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Samsung Galaxy S10 Plus Review - Camera and Battery Life Review


Samsung Galaxy S10 Plus – Camera

You’ll find three cameras on the back of the S10 Plus, with a further two on the front.

The rear camera is an optically stabilised 12-megapixel main sensor, with an aperture that can shift between f/1.5 for night shots and f/2.4 for the day. There’s an ultra-wide 16-megapixel f/2.2 sensor, too, and a stabilised 12-megapixel tele sensor for zooming.


Of the three, it’s the ultra-wide sensor that’s the new addition – and the implementation is similar to that used by Huawei in the Mate 20 Pro. In the app, you can zoom out to enter wide view and there’s somewhat of a fisheye effect on the results.

I absolutely love the the versatility these cameras offer, giving you numerous options for creative shots in multiple situations. For instance, the wide is great for landscapes, while the tele is ideal for sporting events, when you want to get closer to the action.

Photos from the ultrawide and tele cameras are superb, and I’ve found myself experimenting far more with shots I wouldn’t usually take.

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However, the main 12-megapixel camera feels like it could have been better. While it takes clear, colourful pictures in good lighting, it feels little improved from the Galaxy S9’s unit – a camera that was already some way off those featured in the Pixel 3 and Huawei Mate 20 Pro. In comparison, shots here lack the punchy contrast and excellent dynamic range of those cameras, leaving results that feel a little flat.

Where the S10 Plus impresses, though, is for detail. Pictures are sharp, free from that lurid sharpening effect previously so common on Samsung phones, even if you zoom in. There’s no messy details around the edges of shots, and the focusing system manages to easily keep up, even when taking macro shots.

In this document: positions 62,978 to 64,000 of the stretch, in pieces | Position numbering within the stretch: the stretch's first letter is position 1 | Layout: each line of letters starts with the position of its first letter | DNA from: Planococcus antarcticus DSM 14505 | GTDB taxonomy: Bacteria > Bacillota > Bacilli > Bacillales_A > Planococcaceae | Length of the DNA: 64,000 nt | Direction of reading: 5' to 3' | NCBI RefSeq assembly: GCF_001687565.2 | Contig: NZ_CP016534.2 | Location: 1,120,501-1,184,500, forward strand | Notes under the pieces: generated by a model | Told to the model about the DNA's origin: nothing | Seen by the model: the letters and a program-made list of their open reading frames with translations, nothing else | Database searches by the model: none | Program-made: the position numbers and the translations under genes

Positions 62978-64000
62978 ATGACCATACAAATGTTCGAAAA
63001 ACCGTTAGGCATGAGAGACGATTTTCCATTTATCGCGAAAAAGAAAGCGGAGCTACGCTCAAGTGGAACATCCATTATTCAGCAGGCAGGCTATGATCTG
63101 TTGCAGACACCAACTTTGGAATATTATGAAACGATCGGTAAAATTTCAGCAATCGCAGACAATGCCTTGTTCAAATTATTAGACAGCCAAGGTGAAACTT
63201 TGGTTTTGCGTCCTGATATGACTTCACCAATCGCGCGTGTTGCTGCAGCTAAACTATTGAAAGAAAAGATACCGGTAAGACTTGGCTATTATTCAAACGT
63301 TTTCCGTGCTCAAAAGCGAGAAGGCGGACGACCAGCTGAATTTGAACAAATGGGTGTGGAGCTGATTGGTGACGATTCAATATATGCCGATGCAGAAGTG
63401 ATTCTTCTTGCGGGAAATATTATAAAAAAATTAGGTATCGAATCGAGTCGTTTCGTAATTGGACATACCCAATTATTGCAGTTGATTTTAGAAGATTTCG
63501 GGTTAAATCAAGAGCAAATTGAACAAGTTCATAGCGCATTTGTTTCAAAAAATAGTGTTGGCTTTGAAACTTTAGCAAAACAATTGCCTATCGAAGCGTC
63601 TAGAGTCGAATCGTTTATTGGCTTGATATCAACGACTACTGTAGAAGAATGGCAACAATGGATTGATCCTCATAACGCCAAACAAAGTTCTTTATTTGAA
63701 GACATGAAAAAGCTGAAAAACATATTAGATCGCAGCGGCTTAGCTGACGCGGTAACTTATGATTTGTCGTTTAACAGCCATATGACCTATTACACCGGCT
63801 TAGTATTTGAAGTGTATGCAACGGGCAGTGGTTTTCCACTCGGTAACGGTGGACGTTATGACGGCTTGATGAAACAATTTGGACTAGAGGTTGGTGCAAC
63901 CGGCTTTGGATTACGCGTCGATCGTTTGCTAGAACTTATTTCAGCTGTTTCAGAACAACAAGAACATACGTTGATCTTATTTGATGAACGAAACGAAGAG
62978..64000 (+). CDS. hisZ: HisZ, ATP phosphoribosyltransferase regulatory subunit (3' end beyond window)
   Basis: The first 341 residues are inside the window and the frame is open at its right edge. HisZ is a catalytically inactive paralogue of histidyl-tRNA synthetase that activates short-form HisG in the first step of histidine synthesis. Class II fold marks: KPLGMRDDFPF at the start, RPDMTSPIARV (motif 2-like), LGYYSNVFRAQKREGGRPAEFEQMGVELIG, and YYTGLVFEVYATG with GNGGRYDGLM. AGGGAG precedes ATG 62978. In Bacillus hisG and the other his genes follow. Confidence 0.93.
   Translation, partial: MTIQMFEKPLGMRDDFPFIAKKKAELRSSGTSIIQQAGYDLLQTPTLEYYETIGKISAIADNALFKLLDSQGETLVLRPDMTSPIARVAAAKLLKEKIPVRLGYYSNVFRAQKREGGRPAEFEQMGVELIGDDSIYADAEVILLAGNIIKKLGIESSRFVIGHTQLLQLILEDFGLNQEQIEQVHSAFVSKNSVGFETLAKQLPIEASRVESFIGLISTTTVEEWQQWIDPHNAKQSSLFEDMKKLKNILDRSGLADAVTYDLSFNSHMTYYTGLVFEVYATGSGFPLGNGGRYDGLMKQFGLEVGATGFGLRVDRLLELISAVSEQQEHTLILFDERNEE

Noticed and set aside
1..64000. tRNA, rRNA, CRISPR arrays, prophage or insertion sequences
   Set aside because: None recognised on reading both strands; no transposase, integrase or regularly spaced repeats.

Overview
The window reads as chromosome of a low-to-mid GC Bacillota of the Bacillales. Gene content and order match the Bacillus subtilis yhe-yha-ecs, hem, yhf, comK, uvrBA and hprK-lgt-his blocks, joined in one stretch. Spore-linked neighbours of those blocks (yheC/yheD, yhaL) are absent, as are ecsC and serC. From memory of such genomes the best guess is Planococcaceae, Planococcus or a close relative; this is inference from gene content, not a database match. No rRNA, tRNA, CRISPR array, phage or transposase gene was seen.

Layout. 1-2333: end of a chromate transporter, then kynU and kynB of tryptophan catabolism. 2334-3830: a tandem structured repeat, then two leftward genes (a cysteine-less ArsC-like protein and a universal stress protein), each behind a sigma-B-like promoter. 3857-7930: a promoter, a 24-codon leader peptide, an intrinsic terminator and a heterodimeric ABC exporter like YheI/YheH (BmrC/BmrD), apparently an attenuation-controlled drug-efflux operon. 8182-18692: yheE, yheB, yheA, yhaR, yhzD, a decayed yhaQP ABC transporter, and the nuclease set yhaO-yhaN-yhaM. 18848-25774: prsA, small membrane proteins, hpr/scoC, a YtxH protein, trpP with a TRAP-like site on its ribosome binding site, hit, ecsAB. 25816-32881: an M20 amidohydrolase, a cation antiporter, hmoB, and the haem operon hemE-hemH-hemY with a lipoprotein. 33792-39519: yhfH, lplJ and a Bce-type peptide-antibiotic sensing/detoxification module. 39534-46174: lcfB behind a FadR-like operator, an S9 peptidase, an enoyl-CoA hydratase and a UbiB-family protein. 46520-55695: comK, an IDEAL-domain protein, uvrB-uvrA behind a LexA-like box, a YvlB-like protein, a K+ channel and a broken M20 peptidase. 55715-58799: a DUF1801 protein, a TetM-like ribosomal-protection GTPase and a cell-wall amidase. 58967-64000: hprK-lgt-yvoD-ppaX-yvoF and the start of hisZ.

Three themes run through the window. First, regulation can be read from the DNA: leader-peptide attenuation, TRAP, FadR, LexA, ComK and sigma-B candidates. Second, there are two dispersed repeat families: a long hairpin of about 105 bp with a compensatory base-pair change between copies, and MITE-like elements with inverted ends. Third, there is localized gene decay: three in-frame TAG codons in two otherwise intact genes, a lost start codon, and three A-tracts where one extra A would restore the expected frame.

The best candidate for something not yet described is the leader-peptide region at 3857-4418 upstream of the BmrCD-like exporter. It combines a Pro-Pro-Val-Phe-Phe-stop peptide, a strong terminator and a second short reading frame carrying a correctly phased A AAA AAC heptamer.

Picture of a Panasonic HZ2000 TV standing and displaying Filmmaker mode logo

Detail is fantastic, even when you’re up close

View from top of a silver-black Audiolab M-Dac Nano kept on a carpet

View from top of a silver-black Audiolab M-Dac Nano kept on a carpet

The ultrawide sensor gives you great variety

View from top of side view of a silver Audiolab M-Dac Nano standing on a carpet with a port, f logo and a port

Being able to move between all the cameras is great

View from top of a silver-black Audiolab M-Dac Nano kept beside it's charger on a carpet

Colours come across nicely

There’s a notable lack of a dedicated Night mode here – a feature that has become increasingly popular on other Android phones. Google’s Night Sight, for example, improves and brightens low-light shots by snapping multiple shots in varying exposures and combining them together. I’d have put money on Samsung including something similar – but it’s nowhere to be seen.

Instead, the S10 Plus widens the aperture on the lens to f/1.5 (a wider aperture enables more light to hit the lens) when it detects darkness and should, in theory, give you brighter shots. It isn’t a solution that I think works particularly well, often leaving night pictures feeling drab and dull. Light spots tend to easily become overexposed, and the camera struggles to pull out facial details when the lighting is poor. I’d have much preferred Samsung go with a standard f/1.7 lens, and build a clever Night mode to compete with Google and Huawei.

View from top of side view of a silver Audiolab M-Dac Nano standing on a carpet with a port, f logo and a port

The aperture widens to f/1.5 when it’s dark

Side view of a silver Audiolab M-Dac Nano standing on a carpet with a port and f logo

Low-light photos are good, even without a dedicated night mode





Delve inside the camera app and you’ll find numerous features with which to tinker. You can shoot photos in RAW if you want more control over edits, get tips on where the “Best Shot” can be taken, and there’s a basic AI scene optimiser – that appears to do very little. The Pro mode is deep, without seeming intimidating, and allows you to manually alter the aperture.

Side view of a silver Audiolab M-Dac Nano standing on a carpet with a dial and port

There are some fancy effects inside the camera

On the front of the S10 Plus is the main 10-megapixel selfie camera, paired with an 8-megapixel unit for adding depth data to portrait shots. This secondary sensor can also give your selfies a wider feel – although it isn’t a true wide selfie camera of the type you’ll find on the Pixel 3.